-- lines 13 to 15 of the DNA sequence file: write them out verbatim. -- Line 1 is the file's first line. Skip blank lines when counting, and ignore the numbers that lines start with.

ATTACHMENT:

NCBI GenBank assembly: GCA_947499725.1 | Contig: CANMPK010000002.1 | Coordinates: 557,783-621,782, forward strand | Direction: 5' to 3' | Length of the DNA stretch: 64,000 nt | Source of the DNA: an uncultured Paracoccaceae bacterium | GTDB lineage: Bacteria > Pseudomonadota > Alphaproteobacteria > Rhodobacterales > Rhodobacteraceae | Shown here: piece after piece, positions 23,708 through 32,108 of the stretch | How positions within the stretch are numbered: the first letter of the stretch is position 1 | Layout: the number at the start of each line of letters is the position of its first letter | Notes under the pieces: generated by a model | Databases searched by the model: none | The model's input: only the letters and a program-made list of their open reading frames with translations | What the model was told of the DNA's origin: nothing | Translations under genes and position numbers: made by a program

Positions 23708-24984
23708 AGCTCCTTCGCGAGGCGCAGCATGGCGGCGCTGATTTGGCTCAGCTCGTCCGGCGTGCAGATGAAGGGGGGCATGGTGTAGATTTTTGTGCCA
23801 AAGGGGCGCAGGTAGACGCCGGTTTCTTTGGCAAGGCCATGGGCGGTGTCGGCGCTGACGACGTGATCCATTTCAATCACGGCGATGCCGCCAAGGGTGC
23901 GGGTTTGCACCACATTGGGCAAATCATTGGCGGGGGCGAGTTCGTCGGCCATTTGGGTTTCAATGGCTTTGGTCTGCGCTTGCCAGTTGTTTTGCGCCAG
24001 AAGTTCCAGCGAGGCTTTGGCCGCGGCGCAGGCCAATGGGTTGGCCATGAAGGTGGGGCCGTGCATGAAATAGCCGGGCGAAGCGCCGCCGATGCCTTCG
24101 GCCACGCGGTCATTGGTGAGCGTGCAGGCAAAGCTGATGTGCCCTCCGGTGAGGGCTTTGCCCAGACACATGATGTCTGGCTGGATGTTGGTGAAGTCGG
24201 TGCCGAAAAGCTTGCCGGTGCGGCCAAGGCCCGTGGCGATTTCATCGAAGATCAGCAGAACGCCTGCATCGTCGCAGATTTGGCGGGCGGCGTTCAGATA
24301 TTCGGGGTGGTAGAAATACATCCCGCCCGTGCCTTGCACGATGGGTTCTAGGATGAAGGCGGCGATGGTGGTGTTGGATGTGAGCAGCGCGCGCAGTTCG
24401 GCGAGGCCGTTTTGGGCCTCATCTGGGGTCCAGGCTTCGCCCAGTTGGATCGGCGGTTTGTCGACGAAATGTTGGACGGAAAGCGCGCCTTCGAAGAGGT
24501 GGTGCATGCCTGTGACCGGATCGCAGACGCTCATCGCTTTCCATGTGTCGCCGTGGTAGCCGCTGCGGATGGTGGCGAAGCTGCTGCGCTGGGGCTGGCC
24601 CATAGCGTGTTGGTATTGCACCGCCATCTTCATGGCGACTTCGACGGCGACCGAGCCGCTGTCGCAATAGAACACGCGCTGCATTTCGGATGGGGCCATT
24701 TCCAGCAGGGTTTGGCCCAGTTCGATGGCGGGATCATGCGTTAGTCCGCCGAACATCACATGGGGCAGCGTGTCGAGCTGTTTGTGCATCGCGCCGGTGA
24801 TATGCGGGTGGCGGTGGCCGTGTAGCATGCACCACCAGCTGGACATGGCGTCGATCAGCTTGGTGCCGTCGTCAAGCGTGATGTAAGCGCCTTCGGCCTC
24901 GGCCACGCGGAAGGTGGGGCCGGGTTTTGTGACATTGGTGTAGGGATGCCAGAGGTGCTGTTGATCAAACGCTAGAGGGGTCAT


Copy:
24701 TCCAGCAGGGTTTGGCCCAGTTCGATGGCGGGATCATGCGTTAGTCCGCCGAACATCACATGGGGCAGCGTGTCGAGCTGTTTGTGCATCGCGCCGGTGA
24801 TATGCGGGTGGCGGTGGCCGTGTAGCATGCACCACCAGCTGGACATGGCGTCGATCAGCTTGGTGCCGTCGTCAAGCGTGATGTAAGCGCCTTCGGCCTC
24901 GGCCACGCGGAAGGTGGGGCCGGGTTTTGTGACATTGGTGTAGGGATGCCAGAGGTGCTGTTGATCAAACGCTAGAGGGGTCAT